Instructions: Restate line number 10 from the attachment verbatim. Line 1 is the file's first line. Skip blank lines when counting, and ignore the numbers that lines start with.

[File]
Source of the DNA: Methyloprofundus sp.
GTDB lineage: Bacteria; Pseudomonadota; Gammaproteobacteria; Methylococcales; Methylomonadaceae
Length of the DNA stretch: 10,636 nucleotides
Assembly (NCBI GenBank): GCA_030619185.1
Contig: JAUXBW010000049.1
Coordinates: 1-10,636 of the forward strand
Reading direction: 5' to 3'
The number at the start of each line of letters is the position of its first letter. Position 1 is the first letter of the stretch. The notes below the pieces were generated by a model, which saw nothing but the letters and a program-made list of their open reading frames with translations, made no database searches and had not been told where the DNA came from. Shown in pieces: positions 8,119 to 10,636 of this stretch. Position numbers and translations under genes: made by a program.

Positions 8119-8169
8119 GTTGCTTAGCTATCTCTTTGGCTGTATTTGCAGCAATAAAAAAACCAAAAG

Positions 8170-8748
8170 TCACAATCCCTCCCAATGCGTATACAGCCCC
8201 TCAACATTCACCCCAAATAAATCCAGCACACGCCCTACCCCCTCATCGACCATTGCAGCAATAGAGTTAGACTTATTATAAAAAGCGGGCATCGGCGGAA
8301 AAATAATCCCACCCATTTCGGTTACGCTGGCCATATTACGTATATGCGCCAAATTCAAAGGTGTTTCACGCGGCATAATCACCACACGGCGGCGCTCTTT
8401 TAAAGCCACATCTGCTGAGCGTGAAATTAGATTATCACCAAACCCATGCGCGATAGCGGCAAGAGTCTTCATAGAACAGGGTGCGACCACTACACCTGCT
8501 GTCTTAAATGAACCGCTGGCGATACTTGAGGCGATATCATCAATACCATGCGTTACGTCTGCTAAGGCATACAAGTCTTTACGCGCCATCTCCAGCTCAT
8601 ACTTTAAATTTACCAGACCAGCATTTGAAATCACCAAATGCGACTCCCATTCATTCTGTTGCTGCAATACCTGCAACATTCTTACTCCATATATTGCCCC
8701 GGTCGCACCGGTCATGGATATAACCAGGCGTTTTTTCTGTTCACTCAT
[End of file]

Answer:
8119 GTTGCTTAGCTATCTCTTTGGCTGTATTTGCAGCAATAAAAAAACCAAAAG